Despite being abandoned by Microsoft over three years ago, Windows XP is still the world’s third-most popular operating system. According to the latest statistics, it is still installed on 7.04 percent of computers around the world, eclipsed only by Windows 7 and Windows 10.
Windows XP is considered one of Microsoft’s greatest operating systems. It was exceptionally well-received when it made its debut more than 15 years ago with a much-improved user interface, greater networking and internet features, and major advancements under-the-hood. In 2017, it’s still the preferred operating system for millions of PC users.
Figures from Net Applications show that Windows XP holds a 7.04 percent share of the worldwide operating system market, behind Windows 10 with a 26.28 percent share, and Windows 7 with a 48.5 percent share. It’s more popular than Windows 8.1 with its 6.96 percent share, and even macOS, which accounts for just 3.21 percent of the market.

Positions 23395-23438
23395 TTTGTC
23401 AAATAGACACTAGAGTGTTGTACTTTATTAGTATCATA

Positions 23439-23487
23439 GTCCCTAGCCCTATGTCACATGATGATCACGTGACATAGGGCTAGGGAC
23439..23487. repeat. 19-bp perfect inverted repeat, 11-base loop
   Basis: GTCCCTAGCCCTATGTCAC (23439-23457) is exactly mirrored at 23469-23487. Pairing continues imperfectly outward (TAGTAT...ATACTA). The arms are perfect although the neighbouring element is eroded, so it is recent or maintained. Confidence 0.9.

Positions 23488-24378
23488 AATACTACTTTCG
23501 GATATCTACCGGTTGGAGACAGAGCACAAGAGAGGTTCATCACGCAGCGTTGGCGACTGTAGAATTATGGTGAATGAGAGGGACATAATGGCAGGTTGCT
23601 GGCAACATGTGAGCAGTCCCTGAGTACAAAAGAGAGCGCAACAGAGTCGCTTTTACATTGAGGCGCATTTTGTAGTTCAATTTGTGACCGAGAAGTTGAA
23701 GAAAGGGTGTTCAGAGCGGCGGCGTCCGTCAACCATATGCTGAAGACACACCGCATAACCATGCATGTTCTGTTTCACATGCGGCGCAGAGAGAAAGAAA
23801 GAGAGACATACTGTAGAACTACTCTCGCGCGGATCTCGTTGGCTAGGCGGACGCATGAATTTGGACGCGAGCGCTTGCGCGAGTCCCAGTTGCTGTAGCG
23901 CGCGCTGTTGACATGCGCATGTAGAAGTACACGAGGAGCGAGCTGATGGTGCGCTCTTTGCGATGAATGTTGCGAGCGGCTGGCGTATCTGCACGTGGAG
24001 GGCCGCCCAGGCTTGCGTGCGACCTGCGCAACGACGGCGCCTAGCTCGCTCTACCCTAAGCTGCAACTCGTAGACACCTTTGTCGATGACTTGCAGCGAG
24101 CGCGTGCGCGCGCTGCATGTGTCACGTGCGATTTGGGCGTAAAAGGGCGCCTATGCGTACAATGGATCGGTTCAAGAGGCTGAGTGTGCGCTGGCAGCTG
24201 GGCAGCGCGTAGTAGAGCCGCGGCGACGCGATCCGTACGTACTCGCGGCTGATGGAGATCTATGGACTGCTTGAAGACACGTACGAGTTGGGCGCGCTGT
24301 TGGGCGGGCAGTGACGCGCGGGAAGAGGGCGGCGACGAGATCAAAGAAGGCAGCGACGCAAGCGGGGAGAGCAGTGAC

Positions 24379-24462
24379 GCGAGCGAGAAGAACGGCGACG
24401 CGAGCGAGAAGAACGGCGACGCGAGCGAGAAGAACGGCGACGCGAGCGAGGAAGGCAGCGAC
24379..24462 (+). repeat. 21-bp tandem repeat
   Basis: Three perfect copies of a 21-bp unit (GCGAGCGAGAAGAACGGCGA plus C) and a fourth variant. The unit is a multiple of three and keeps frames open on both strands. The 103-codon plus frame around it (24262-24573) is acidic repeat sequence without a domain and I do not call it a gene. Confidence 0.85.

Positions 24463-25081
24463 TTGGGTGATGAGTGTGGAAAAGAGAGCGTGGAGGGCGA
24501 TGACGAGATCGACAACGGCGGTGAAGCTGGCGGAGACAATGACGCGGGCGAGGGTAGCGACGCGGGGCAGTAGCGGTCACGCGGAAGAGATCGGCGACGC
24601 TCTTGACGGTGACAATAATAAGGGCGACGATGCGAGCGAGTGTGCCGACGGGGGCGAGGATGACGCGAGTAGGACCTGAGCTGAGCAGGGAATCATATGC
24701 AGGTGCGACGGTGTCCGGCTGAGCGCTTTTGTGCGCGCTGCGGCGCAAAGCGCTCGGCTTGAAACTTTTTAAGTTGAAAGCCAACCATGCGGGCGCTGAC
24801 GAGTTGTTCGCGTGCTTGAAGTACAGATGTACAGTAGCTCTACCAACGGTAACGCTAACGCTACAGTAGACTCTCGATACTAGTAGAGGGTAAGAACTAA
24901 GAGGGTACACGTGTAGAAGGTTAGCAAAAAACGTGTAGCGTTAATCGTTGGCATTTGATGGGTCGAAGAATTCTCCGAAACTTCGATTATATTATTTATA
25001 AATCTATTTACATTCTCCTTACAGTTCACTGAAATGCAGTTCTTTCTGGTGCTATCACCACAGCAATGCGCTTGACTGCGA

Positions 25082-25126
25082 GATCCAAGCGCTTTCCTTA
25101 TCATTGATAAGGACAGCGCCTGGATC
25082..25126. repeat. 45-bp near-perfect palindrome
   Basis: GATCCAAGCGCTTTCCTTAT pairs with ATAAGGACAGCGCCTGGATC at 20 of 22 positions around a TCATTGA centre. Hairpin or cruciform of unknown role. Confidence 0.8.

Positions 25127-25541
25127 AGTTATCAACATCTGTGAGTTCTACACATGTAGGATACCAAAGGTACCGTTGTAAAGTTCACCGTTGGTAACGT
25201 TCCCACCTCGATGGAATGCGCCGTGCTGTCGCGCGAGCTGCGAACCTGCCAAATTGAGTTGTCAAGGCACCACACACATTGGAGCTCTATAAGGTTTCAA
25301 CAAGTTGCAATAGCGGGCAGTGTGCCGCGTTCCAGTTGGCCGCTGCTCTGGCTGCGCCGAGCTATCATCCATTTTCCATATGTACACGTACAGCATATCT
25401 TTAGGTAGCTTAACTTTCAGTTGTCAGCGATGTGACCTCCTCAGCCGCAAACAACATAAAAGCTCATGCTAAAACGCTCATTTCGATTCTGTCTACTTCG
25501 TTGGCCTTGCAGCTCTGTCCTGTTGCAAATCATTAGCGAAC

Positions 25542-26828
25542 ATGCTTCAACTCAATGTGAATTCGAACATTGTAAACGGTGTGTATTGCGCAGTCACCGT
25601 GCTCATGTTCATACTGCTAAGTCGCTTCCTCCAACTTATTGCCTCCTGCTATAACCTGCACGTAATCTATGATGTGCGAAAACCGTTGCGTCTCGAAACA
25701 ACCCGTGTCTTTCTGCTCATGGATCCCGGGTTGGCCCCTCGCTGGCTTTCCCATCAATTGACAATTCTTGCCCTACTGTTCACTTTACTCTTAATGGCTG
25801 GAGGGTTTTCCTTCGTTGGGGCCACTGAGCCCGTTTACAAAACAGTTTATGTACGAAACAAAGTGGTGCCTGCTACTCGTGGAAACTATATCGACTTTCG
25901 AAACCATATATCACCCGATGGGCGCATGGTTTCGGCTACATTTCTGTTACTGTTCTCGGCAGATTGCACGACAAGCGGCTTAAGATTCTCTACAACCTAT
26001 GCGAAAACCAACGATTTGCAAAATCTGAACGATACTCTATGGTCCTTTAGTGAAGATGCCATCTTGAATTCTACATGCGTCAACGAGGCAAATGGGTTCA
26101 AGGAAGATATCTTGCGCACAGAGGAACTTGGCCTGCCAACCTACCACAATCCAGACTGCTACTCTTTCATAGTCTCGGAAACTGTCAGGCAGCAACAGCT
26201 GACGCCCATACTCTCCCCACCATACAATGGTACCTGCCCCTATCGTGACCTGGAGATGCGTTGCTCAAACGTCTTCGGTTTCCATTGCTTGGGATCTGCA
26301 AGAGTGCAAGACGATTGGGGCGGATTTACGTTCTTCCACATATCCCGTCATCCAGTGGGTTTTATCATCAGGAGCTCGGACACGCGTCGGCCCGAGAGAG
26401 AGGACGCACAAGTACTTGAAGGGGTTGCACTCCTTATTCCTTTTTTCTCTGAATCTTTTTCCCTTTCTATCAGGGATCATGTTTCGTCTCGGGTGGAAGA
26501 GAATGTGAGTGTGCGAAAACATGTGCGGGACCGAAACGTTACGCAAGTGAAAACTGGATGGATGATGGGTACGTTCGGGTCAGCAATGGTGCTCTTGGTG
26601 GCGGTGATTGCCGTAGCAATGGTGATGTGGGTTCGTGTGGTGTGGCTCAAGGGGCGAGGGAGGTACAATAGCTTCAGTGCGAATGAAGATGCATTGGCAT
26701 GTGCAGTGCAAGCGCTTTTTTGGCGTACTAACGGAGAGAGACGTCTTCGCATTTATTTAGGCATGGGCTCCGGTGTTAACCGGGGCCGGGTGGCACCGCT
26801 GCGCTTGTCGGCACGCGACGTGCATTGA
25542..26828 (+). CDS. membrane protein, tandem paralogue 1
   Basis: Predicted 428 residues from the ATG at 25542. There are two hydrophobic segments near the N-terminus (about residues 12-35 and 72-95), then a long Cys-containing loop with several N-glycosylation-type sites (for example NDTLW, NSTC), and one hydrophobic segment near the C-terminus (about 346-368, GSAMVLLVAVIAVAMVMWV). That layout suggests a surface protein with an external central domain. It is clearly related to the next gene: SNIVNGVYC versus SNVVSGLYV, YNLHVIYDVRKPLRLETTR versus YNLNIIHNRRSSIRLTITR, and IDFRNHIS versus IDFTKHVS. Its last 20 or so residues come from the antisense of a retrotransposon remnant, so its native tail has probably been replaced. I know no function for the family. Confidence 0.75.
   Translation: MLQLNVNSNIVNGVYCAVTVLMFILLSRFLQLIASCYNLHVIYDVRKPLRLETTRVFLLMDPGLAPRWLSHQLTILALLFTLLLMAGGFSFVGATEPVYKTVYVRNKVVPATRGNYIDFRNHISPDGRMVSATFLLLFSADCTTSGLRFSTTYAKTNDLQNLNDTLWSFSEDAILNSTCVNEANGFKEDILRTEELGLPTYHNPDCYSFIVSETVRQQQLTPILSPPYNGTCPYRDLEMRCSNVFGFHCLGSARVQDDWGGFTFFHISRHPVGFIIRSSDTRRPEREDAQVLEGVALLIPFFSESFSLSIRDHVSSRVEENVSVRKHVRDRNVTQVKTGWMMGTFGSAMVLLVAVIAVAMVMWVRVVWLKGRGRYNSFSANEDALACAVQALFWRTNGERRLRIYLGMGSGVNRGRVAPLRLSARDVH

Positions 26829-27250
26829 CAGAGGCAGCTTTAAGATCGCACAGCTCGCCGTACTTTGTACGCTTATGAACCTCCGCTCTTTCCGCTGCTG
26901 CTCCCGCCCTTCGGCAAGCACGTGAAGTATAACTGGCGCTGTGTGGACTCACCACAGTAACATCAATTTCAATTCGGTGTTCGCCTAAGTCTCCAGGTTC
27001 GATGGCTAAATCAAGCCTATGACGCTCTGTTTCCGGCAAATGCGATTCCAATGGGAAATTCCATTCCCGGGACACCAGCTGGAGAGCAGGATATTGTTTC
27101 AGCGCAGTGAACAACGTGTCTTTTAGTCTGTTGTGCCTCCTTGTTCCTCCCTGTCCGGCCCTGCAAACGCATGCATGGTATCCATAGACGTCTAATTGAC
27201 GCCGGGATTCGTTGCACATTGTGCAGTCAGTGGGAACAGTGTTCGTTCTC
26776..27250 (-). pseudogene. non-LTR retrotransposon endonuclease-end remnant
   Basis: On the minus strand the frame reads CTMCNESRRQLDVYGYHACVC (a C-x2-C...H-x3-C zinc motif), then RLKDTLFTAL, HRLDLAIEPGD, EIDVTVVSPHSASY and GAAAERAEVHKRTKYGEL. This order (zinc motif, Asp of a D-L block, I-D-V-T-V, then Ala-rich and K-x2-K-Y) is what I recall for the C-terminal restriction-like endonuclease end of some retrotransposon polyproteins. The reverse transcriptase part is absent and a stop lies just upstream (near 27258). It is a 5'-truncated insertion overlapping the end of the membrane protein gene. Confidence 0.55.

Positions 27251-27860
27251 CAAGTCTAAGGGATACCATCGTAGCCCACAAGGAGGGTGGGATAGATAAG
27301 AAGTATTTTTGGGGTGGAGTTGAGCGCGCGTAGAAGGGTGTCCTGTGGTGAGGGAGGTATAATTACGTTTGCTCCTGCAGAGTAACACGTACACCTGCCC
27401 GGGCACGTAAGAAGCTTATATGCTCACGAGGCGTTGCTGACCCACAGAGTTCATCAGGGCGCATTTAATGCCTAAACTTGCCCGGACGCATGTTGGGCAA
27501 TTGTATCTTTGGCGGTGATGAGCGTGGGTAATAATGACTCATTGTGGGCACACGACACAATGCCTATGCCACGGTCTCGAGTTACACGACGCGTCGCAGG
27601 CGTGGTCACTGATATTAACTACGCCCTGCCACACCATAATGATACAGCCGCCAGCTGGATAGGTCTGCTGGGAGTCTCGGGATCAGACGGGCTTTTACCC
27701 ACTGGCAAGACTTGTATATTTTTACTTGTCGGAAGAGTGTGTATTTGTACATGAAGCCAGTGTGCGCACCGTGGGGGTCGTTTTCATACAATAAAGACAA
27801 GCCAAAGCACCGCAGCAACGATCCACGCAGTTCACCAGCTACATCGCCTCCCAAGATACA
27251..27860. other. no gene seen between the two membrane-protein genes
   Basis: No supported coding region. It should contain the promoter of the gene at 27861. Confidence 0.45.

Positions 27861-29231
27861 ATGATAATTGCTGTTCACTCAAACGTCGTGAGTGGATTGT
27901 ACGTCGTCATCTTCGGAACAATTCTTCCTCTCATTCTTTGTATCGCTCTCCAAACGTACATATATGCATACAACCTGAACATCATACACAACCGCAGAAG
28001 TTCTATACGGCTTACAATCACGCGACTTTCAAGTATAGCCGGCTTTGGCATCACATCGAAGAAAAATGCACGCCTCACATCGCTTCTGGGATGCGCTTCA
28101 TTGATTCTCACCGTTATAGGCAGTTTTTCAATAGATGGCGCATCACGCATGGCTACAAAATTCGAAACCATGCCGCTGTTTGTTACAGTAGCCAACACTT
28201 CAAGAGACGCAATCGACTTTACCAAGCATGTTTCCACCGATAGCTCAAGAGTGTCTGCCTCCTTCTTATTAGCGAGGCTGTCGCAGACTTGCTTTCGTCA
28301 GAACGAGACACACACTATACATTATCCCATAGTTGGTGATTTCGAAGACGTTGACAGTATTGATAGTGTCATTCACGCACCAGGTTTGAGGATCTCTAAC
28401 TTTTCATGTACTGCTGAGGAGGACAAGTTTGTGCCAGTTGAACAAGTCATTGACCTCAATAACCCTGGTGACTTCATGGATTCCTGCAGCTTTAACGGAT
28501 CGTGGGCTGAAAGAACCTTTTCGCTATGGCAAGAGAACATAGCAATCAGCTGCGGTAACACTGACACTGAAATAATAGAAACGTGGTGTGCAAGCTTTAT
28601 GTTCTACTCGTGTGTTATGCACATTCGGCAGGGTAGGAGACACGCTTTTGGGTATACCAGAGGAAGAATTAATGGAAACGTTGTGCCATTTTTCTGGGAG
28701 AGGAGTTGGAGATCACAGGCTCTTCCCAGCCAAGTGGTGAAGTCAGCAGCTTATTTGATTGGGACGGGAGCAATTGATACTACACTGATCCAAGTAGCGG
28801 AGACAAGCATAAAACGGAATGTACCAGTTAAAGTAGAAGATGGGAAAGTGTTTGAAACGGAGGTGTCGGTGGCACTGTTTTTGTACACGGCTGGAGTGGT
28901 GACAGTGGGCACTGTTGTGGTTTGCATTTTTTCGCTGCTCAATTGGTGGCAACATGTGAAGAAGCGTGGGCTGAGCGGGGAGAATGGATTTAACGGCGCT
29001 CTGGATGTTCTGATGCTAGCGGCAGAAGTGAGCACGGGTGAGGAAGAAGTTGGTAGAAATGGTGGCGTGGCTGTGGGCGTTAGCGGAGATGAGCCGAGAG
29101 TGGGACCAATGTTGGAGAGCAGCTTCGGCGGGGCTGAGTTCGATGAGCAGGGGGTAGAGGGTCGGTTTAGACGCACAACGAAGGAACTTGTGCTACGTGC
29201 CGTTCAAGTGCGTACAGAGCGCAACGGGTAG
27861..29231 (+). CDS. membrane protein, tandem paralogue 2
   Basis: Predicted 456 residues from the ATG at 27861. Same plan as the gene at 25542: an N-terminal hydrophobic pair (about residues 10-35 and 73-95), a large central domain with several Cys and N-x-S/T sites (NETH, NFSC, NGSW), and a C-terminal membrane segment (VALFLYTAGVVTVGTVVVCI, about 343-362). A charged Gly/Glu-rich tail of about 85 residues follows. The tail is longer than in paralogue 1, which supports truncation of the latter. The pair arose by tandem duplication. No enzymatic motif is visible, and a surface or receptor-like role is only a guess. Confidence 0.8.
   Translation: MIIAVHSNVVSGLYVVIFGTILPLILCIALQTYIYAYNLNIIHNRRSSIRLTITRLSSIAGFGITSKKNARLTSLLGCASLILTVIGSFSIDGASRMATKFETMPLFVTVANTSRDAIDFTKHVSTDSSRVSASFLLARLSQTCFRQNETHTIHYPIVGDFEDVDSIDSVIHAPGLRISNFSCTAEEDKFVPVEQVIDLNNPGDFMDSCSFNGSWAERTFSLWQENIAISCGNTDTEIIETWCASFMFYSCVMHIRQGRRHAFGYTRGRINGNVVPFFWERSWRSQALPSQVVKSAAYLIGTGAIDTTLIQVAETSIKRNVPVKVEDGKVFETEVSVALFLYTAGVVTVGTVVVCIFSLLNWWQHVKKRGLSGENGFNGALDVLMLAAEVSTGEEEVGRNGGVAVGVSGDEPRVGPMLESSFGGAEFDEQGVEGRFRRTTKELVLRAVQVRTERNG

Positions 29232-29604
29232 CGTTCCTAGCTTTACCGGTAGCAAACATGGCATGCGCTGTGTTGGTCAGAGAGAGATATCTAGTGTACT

But despite how good Windows XP was, it’s not a good idea to be using it today. Not only is it no longer supported by most developers, but it isn’t even supported by Microsoft anymore, which means it doesn’t get software updates or security patches. This leaves the platform vulnerable to new attacks that take advantage of holes that still remain.
In fact, it’s thanks to those holes that hackers were able to launch a global cyberattack last week, leaving businesses and organizations in 99 countries locked down by ransomware that encrypts their data and refuses to unlock it until a hefty fee has been paid. The attack is still causing havoc in many countries, including the U.K., where it has impacted the National Health Service (NHS).
In recent years, Microsoft has been pleading with business and consumers to update to more recent versions of Windows, and even made Windows 10 free for the first year to encourage upgrades. But Windows XP just won’t die, with around 140 million people still using it every day.